The iconic photograph of an African woman or child carrying a bucket of water on her head, fetching water from the river, has helped raise millions of dollars for water and sanitation projects over the years. Yet, as more and more data (see Figure 1) illustrate the high failure rates of water points and systems built by these projects and programs, a growing number of donors, NGOs, and governments are questioning the value for money of different approaches.
In the past few years, there has been a shift in thinking about water and sanitation as an infrastructure sector, whose success is measured by outputs, to thinking about water and sanitation as a service delivery sector, whose success is measured by outcomes. Determining success means being able to reliably answer questions over time such as: are consumers happy with their service? Is it reliable and affordable? Is it environmentally and financially sustainable? Is it providing water and sanitation services for everyone, forever?
How will we know?
If we accept that water and sanitation services require continuous attention to meet consumer needs, then the current framework for measuring success — which considers access to infrastructure as the end point — needs to evolve.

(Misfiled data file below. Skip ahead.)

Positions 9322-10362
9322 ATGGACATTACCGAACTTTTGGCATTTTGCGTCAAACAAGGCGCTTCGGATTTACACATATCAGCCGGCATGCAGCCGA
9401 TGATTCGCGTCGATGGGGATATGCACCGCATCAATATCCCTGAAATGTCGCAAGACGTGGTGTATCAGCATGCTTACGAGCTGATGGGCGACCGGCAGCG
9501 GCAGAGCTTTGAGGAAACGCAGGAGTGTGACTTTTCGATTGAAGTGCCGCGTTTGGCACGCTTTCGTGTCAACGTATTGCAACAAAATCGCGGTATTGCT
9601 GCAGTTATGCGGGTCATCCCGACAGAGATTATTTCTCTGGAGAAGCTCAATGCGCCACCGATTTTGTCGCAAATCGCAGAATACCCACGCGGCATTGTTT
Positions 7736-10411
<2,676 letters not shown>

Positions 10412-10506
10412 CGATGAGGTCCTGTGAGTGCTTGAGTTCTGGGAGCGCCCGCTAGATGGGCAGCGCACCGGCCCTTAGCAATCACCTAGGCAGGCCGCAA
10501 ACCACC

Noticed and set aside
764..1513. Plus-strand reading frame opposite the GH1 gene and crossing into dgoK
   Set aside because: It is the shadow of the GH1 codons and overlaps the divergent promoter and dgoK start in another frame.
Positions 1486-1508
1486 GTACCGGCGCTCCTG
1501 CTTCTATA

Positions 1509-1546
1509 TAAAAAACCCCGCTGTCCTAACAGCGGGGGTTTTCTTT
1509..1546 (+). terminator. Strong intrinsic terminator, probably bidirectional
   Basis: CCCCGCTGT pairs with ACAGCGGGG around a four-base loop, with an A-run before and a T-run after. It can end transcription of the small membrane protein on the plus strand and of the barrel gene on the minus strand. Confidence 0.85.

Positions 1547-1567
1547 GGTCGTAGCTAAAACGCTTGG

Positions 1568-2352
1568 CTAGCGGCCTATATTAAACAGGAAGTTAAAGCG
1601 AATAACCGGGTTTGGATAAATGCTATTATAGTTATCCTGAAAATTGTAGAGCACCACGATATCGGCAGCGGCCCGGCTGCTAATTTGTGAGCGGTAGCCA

In a services framework, access to infrastructure can be considered instead as a useful and necessary input indicator. But it’s a few steps away from the desired outcome of sustainable services for everyone, forever.
Last year, a group of NGOs, funders, and academics started to ask hard questions about the sustainability of their own programs and others in the sector, and came to a few realizations:
- For local and national governments, including public service providers, the cost of generating data on a per capita basis often exceeds the total water and sanitation budget on a per capita basis. In a financially constrained environment, funds will get channeled to new infrastructure and services, not to monitoring.
- For funders and intermediaries, it’s hard to measure value for money in programming when there are few standard definitions or common denominators against which programs can be measured.
- For academics, the limited availability of comparable data sets coupled with the cost of data collection hampers the ability to do cost-effective, rigorous social science that is replicable.
Then the group decided to take action, and the WASH Monitoring Exchange (WASHME) was born.
WASHME is taking an action-oriented approach to monitoring. Currently, the group is running an experiment to answer the following three questions:
- What is the lowest number of common indicators necessary to determine sustainability of WASH services over time?
- What are the least costly/most reliable sources of data?
- What governance models are most cost-effective for monitoring WASH services over time?
Along the way, the group seeks to learn something about whether diverse organizations can adopt a similar set of indicators to measure the sustainability of their work.
Learn more about our experiment here.